As great as this is, I’m once again reminded of the sad truth that Jon Stewart — a comedian — is doing the media’s job better than the media itself.
The Young Turks did a thing on this too. Americans are OVERWHELMINGLY in favor of the provisions of the Affordable Care Act; it’s just that Fox News and a $235 million attack ad campaign from the GOP have made people think Obamacare is scary and bad.
Why is it so hard for mainstream media companies to criticize Romney? And every lying Republican who says stupid untrue shit? Ugh. Journalism rage.
Jon Stewart and the Burden of History
Jon Stewart and the Burden of History He’s not so funny anymore, and it’s not only because he’s come to take himself seriously. It’s because in the Obama era, we’re starting to see the price of refusing to stand for anything.
Oh, I can just TASTE the hypocrisy, Megyn Kelly. On the one hand, I really want to support you in your change of heart because your rant was awesome, but on the other…
Jon Stewart, thanks for being a BAMF as usual.
Watch the whole thing. Stewart at his finest; Fox at their worst.
I’d laugh if this wasn’t so depressing.
Jesus, this really was worth watching both parts. And then remember the shouts of “class warfare,” where they’re coming from, and to whom they’re directed.
One of my twitter friends last night simply tweeted “Clash reference on The Daily Show.” Had to wait till today to see it.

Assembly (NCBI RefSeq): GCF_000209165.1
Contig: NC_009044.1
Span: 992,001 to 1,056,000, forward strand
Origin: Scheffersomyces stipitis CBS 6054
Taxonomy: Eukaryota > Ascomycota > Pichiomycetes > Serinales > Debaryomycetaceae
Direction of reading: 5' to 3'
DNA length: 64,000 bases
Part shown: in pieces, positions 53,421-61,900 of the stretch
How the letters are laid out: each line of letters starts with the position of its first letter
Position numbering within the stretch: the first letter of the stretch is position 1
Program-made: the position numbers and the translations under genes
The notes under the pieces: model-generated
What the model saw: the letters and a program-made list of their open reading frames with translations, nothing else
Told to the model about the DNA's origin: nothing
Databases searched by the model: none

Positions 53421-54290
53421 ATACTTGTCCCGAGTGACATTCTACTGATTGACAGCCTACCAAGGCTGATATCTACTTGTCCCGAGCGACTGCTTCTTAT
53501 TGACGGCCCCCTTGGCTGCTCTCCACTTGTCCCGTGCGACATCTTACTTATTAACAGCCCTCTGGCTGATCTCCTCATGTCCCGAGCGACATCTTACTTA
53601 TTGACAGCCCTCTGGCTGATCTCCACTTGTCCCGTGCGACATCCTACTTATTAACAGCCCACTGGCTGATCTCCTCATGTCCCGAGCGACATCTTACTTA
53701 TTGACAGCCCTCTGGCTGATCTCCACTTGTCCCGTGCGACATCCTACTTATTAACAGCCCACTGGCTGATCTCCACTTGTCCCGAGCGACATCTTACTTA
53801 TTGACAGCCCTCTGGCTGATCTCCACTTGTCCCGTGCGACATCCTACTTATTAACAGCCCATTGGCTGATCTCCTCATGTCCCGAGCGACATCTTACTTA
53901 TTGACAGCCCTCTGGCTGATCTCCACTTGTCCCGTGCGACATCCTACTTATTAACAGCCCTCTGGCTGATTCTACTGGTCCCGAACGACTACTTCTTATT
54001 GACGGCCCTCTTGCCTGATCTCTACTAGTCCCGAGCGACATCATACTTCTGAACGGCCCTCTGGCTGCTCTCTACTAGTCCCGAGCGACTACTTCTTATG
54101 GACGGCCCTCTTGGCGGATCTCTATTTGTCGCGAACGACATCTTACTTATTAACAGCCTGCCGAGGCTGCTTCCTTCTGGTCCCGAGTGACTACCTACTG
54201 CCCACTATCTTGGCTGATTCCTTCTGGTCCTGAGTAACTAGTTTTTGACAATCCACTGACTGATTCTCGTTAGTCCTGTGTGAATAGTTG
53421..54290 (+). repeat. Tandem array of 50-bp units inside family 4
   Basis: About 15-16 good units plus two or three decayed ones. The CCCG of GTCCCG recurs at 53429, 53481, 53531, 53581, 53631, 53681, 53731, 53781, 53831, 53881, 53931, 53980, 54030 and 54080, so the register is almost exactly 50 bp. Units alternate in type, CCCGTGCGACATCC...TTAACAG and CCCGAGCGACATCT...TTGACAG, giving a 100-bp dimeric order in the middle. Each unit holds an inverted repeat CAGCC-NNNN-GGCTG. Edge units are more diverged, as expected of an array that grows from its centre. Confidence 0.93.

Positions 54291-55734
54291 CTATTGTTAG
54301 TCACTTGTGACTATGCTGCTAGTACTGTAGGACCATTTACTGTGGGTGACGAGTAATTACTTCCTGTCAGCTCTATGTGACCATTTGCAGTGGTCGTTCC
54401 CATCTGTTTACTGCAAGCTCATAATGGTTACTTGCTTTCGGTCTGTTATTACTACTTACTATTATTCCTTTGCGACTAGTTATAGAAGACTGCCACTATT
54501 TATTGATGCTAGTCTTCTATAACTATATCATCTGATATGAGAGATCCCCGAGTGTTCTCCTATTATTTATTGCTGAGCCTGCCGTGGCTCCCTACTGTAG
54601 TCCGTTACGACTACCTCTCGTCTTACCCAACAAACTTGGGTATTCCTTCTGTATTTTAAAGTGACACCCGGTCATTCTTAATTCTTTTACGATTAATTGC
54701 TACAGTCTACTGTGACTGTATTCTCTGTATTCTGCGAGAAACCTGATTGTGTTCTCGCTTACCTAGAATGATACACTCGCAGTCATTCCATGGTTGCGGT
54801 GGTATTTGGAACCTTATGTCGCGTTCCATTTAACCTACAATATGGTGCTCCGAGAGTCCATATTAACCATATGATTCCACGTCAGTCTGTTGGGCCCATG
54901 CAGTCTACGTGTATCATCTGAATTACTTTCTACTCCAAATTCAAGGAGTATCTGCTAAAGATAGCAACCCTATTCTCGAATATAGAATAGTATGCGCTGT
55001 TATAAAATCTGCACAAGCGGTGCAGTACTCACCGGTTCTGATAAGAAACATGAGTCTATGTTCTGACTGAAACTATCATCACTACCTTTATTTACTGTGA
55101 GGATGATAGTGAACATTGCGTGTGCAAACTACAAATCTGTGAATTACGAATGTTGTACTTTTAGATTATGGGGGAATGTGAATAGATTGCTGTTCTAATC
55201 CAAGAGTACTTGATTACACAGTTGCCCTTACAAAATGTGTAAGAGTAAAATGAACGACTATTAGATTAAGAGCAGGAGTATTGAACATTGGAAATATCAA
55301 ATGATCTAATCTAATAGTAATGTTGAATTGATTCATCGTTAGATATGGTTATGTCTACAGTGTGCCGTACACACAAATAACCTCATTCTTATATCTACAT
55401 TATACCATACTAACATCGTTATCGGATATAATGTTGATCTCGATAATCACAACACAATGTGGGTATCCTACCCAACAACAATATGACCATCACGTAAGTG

“Here’s what’s great about anarchy in the UK: even the looters queue up.”
Jon Stewart debates Bill O’Reilly about the invitation rapper Common received to read poetry at the White House last week.
Jon Stewart is such a badass. Watch both parts!
You want 9/11 first responders to know that before they get their chemo money for the cancer they got sifting through World Trade Center rubble in hopes of helping to identify those we lost in the attack, you have one, just last tiny loose end to tie up: we just have to make sure you’re not a terrorist.
… You want billions in bank bailout money? You get that without being cross-checked against the terrorist watch list. The only thing they wanna know in that case is, ‘Did you start the financial meltdown in the first place?’ ‘Cause if you did, here’s your fucking money!
…What kind of Republican Congressman from Florida Cliff Stearns would put a piece-of-shit amendment like this in the Zadroga (9/11 first responders health) bill? (Beat.) I’m being told that its Republican Congressman Cliff Stearns.
JON STEWART, lambasting the “Literal Insult to Injury Amendment” to the James Zadroga 9/11 Health & Compensation Act, on The Daily Show.
An amendment sponsored by a Republican, natch.